Keith: “I thought she may have actually gone as far as to start marketing her certification, but obviously it’s stalled out.”

Paul: “She has done a tremendous job for what it is she does. She’s really good on systems and reducing stress for animals, and we’ve provided a lot of that information to our farmers, but now, we’re audited by Global Animal Partnership [GAP]. So we have our own standards and they’re audited and approved by places like Whole Foods who is a big customer of ours. That’s kind of where we are now.”

Keith: “What’s your opinion on the proliferation of animal welfare certifications and standards available now to farmers?”

Paul: “My first question is, what is the cost and who pays for it? And what’s the benefit to the farmer? How is this going to help more people raise livestock in this manner? Those questions have to be in the back of everybody’s mind when they’re thinking about this – it can’t be just another organization trying to farm the farmer.”

Keith: “Yes, it has to provide some sort of marketing advantage, or educational advantage you would think. I don’t know how it’s going to play out – it seems like the marketplace itself would really eliminate a lot of these options.”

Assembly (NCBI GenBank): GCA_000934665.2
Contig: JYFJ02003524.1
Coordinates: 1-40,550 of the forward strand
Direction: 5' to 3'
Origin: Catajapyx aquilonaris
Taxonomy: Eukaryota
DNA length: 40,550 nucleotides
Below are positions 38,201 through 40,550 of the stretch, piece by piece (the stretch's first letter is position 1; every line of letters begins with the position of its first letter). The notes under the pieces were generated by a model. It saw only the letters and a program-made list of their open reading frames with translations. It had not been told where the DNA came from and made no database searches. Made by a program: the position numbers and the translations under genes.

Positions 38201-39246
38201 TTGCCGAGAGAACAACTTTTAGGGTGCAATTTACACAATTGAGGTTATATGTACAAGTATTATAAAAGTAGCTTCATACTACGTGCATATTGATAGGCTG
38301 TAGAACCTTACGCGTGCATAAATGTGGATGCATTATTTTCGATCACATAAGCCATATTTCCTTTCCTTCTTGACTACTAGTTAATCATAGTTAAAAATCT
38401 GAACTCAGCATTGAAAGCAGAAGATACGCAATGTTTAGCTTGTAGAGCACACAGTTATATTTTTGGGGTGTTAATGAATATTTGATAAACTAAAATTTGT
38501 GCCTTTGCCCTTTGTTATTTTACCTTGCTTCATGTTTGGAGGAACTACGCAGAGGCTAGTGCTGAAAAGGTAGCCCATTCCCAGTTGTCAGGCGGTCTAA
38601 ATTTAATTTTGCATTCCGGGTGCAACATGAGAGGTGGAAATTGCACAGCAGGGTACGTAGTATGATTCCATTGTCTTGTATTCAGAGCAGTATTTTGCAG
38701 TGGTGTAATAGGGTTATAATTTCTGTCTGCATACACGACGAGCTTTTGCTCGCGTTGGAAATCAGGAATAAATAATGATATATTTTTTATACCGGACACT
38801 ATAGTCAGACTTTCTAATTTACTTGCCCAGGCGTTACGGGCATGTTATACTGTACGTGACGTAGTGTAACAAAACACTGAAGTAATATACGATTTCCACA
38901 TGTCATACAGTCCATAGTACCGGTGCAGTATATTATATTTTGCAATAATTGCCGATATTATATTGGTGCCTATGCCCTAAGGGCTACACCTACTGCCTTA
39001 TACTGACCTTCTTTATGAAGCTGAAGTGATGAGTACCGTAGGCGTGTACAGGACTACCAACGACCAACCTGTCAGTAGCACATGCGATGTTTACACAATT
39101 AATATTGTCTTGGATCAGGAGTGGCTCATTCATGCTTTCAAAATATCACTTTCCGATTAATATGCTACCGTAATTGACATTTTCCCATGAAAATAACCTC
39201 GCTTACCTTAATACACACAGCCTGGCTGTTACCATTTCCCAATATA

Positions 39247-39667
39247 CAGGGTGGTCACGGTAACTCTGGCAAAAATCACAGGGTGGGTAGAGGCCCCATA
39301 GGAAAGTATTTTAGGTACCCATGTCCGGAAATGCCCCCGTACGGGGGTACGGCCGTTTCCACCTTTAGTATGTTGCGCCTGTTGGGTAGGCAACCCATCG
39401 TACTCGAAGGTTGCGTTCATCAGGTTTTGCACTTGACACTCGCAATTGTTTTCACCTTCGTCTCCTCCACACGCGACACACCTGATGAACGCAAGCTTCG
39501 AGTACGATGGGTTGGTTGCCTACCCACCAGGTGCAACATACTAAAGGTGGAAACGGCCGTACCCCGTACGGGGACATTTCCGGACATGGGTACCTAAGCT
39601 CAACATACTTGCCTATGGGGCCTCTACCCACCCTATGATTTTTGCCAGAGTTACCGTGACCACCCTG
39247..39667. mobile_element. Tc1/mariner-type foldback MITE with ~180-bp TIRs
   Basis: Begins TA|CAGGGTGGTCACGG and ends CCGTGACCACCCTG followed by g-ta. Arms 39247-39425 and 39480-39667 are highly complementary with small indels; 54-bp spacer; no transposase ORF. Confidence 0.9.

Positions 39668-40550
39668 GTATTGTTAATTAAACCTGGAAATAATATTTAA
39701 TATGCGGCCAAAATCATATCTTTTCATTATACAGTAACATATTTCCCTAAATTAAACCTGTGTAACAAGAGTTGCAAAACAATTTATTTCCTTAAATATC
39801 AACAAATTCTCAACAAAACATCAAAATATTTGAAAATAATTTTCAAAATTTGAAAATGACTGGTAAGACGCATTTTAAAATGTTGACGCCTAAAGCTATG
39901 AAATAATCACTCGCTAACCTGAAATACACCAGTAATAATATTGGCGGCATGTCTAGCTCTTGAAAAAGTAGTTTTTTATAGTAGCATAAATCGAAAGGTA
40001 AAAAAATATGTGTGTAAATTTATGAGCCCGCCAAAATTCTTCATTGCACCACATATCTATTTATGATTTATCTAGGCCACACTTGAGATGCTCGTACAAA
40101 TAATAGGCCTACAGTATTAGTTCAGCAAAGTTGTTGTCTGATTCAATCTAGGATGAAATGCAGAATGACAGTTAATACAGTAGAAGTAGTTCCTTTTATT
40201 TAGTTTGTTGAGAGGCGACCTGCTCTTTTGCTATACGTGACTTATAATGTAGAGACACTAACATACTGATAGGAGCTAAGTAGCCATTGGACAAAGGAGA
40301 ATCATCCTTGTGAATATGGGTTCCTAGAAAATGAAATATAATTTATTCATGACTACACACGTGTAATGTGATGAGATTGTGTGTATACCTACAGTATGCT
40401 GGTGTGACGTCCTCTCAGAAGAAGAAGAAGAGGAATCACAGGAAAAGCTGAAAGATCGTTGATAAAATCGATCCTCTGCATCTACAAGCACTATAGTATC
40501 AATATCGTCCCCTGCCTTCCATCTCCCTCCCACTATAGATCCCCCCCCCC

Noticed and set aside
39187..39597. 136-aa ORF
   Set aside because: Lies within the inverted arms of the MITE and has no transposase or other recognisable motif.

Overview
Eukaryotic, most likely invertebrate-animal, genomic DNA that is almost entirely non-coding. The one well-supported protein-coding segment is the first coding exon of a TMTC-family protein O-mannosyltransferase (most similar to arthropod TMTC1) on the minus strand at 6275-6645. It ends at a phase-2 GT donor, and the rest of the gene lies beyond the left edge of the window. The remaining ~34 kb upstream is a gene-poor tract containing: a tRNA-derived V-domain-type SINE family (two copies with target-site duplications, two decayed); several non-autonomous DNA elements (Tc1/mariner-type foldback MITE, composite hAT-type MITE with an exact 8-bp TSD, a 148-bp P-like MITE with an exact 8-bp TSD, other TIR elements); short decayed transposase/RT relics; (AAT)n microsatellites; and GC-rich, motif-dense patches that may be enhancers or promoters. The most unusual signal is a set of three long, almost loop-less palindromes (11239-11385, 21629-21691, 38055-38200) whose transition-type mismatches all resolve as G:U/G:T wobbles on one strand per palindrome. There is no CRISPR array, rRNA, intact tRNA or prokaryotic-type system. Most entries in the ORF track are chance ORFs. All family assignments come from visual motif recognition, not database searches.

Paul: “There can be some advantages because there’s a number of [producers] out there that are charlatans if you will – they want to skim under the bar with the very, very minimum of anything, and they want to call their system natural on farmland owned by Smithfield raising confinement [system] pigs and they’re touting family farmers and their naturally-raised pork. Well, if you consider confinement buildings natural, then I guess you’re fine. But that was kind of the point of the third-party audits and standards – to weed those types of businesses out, but it can be cumbersome, it can be expensive.”

Keith: “What are the feds [USDA] doing for you? Is the USIS getting in the way or are they trying to help out with the smaller farmers?”

Paul: “Well, I think the administration and [USDA Secretary of Agriculture] Tom Vilsack – I think they’ve got the message out that we need more farmers and the goal is not to make things tough so that you put a bunch more farmers out of business. So I think they have the attitude that we need to try to work with our small farmers . The thinking anyway, is pretty good. Now I don’t deal with USIS – we have people at Niman Ranch who do that, and I think they’re [USIS] o.k. All this stuff’s a little bit of a work in progress.”